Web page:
Cancer Gone Viral: The road from pain to liver cancer… and the cure
HCV hepatitis opioid crisis

Cancer Gone Viral: The road from pain to liver cancer… and the cure

Dr. Talia Henkle
Dr. Talia Henkle

In 10 seconds? In this installment of our Cancer Gone Viral series, we talk about the Hepatitis C virus (HCV), the poster child of the opioid epidemic. It’s responsible for causing liver cancer but luckily, there’s a cure… if you catch it in time.

Finally some good news! But what’s the link between opioids and cancer? Ever since unethical opioid marketing practices started in the 1990s, North America has been caught in an opioid epidemic that has tragically claimed over 600,000 lives in the US and Canada. And if the opioid epidemic is the villain, Hepatitis C Virus (HCV) is its sidekick, riding on its coattails and putting those chronically infected at a 10-20 times higher risk for liver cancer.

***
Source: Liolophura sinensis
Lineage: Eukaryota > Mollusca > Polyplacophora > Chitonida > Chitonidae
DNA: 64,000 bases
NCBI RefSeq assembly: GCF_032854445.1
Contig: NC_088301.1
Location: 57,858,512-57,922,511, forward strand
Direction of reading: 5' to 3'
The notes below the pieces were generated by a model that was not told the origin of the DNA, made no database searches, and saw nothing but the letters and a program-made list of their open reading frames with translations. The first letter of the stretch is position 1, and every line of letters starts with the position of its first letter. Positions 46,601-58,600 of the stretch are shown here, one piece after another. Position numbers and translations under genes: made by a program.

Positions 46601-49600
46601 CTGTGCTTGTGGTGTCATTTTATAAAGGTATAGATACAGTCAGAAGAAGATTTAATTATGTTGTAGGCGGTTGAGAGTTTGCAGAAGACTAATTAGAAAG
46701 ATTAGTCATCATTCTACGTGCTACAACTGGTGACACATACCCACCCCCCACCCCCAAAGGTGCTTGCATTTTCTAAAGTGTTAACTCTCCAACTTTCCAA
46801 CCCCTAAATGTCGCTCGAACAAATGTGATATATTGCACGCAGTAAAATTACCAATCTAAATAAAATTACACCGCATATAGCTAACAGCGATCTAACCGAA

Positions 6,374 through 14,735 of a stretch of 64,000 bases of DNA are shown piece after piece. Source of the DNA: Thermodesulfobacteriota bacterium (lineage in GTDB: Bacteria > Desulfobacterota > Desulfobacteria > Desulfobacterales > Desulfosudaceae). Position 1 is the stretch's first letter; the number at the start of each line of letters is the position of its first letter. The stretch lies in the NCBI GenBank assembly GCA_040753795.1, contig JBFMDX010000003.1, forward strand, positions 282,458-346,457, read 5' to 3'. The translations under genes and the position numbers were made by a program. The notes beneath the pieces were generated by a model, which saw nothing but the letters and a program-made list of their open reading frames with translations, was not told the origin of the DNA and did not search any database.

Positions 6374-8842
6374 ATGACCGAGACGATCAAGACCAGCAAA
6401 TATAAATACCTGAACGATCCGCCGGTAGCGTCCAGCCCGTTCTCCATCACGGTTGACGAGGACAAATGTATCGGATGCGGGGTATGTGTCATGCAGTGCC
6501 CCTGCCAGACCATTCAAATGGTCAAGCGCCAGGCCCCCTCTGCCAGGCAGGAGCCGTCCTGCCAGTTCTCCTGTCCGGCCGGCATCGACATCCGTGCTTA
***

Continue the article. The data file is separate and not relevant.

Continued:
Listen to the audio version:

Back up. How is the Hepatitis C virus connected to the opioid crisis? OK, let me give you a bit of historical context. The company Purdue pharma (since prosecuted) employed harmful marketing practices that led doctors to over-prescribe the very addictive opioid OxyContin, which led to a bunch of its users getting hooked. Many factors, including the high cost and restricted supply, lead a proportion of those struggling with opioid misuse to switch to heroin, an illicit injectable opioid with similar pain-relieving effects. This is where HCV comes in.

Right, and how does a drug user get a cancer-inducing virus? OK. Hepatitis C virus is spread by blood-to-blood contact. And needles shared between people using heroin are the perfect vector for it to hop from one person to another. And while heroin carries the immediate risk of overdose (particularly if it is laced with fentanyl—an even more potent and therefore dangerous opioid), HCV is not to be underestimated either. It is one of the deadliest human infectious diseases due to its role in causing liver failure and liver cancer—leading to more than 14,000 deaths in the US in 2019. The worst part is: that most people infected with HCV don’t know they have it (estimates range from 50 to 85%)!